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Lecture 5

ARTH 301 Lecture 5: Comments on MOA visit

3 Pages
98 Views
Fall 2017

Department
Art History and Visual Culture
Course Code
ARTH 301
Professor
T'ai Smith
Lecture
5

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In last Friday’s MOA exhibition tour Traces of Words: Art and Calligraphy from Asia, Dr
Fuyubi Nakamuta, who is interested in Japan and the diaspore of India, told us the
collection constitutes of a vast Asian collection that is the largest in the museum about
40 per cent of the total holdings. During the 3-year preparation of the exhibition, she
invites Professors of different departments to make research on collections, as she can't
specialise in all cultures.
I was impressed by how the exhibition makes us reflect on the cultural significance and
artistic representations of Asian words and writing along time, from calligraphy, incised
tools, painting to digital and mixed media. The words represented are physical traces of
time and space. From Arabic manuscripts to “words as objects” that marked the
beginning of writing in the ancient Mesopotamia, by incising writing on East Asian tools
like clay, animal bones and turtle shells. Asia has an enormous diversity of languages
and writing systems. Writing, especially calligraphy is a revered form that has played a
social and political role.
For instance, the contemporary art exhibition as part of the Audain Art Gallery,
showcased international artists like Shamsia Hassani and Norste who create symbolic
calligraphy, being aware that it can’t be understood by all audiences. Hassani believes
that the meaning of a word is different from the shape of a word so that the artworks can
speak to people in different languages. I could understand the aesthetics and cultural
significance, but not its work and still feel for the artworks.
First, the Iranese street art and digital graffiti artist, Shamsia Hassani, painted graffiti in
the streets of Kabul with the political aim to empower the streets by coloring them and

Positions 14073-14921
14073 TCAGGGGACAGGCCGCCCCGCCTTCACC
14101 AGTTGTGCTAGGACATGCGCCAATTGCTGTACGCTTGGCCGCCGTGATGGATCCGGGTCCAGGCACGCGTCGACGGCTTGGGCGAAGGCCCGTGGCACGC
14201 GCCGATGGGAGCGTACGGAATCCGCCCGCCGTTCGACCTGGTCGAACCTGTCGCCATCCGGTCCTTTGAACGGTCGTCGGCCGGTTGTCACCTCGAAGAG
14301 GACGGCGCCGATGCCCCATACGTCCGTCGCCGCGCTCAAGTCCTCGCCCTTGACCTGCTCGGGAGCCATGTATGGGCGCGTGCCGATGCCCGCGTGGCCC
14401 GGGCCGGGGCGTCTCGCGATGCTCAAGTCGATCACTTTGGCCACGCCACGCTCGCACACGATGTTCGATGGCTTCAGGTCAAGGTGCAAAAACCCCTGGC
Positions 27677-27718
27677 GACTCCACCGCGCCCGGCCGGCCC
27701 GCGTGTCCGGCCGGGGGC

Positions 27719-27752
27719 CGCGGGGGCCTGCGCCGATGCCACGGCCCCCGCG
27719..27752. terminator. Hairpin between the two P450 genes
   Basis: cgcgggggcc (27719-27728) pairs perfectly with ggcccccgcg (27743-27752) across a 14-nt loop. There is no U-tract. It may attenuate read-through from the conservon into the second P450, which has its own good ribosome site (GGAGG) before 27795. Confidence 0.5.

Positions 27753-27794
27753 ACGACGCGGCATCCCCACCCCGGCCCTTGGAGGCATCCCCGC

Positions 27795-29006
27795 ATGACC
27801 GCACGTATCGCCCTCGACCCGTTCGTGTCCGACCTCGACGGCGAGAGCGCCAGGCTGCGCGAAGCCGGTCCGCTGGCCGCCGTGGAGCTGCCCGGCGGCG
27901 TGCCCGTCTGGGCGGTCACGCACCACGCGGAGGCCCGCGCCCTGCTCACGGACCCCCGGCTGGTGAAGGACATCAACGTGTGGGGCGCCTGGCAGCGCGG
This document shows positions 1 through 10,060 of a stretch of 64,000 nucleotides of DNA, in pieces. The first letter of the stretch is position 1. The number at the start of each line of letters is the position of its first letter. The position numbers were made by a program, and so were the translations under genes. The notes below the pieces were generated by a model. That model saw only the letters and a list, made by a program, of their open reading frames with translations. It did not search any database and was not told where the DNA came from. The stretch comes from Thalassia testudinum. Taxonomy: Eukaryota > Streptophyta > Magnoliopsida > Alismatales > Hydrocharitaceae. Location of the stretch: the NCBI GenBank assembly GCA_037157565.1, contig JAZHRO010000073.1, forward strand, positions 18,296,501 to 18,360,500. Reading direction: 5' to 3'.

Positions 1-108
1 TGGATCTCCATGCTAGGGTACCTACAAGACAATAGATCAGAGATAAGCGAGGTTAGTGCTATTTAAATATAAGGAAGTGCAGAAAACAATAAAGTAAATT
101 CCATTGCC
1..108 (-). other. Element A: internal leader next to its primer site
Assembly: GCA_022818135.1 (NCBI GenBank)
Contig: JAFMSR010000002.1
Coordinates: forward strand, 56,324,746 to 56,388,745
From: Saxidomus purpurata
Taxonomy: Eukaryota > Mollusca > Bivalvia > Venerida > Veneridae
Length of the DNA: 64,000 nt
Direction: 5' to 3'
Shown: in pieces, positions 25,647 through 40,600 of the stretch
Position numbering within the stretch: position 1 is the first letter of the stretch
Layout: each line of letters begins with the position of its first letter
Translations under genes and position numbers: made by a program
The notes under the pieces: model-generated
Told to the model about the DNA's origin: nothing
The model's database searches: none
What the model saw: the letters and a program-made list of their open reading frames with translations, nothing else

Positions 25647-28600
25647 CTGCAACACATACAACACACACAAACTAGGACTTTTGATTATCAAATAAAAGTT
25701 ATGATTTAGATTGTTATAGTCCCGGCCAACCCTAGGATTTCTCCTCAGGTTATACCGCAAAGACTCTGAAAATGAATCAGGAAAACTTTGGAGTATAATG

washing away the war memories. She often paints women in burqas, and fish; and also
calligraphy that is both legible and symbolic through texts in her own Dari language.
Second, the Tibetan artist Nortse who focuses on mixed-media also has a
sociopolitical focus to evoke memories of conflict during the Cultural Revolution in the
1960s. Her piece Book of Ashes contains burned manuscripts spread across the floor
atop piles of sand; the calligraphy is overlapped and can’t be understood.
Karina Perez
Tutorial: L03
_
Notes
Nakamura:
what the specific artwork of calligraphy meant, she responded by saying that the "act"
of writing/"the practice" of the artist expressing herself is heavily more important
than the final product which is "not necessarily for viewers to understand".
Dr Fuyubi Nakamuta
Socioantrhopologist and curator
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Description
In last Fridays MOA exhibition tour Traces of Words: Art and Calligraphy from Asia, Dr Fuyubi Nakamuta, who is interested in Japan and the diaspore of India, told us the collection constitutes of a vast Asian collection that is the largest in the museum about 40 per cent of the total holdings. During the 3-year preparation of the exhibition, she invites Professors of different departments to make research on collections, as she can't specialise in all cultures. I was impressed by how the exhibition makes us reflect on the cultural significance and artistic representations of Asian words and writing along time, from calligraphy, incised tools, painting to digital and mixed media. The words represented are physical traces of time and space. From Arabic manuscripts to words as objects that marked the beginning of writing in the ancient Mesopotamia, by incising writing on East Asian tools like clay, animal bones and turtle shells. Asia has an enormous diversity of languages and writing systems. Writing, especially calligraphy is a revered form that has played a social and political role. For instance, the contemporary art exhibition as part of the Audain Art Gallery, showcased international artists like Shamsia Hassani and Norste who create symbolic calligraphy, being aware that it cant be understood by all audiences. Hassani believes that the meaning of a word is different from the shape of a word so that the artworks can speak to people in different languages. I could understand the aesthetics and cultural significance, but not its work and still feel for the artworks. First, the Iranese street art and digital graffiti artist, Shamsia Hassani, painted graffiti in the streets of Kabul with the political aim to empower the streets by coloring them and washing away the war memories. She often paints women in burqas, and fish; and also calligraphy that is both legible and symbolic through texts in her own Dari language. Second, the Tibetan artist Nortse who focuses on mixed-media also has a sociopolitical focus to evoke memories of conflict during the Cultural Revolution in the 1960s. Her piece Book of Ashes contains burned manuscripts spread across the floor atop piles of sand; the calligraphy is overlapped and cant be understood. Karina Perez Tutorial: L03 _ Notes Nakamura: what the specific artwork of calligraphy meant, she responded by saying that the "act" of writing/"the practice" of the artist expressing herself is heavily more important than the final product which is "not necessarily for viewers to understand". Dr Fuyubi Nakamuta Socioantrhopologist and curator
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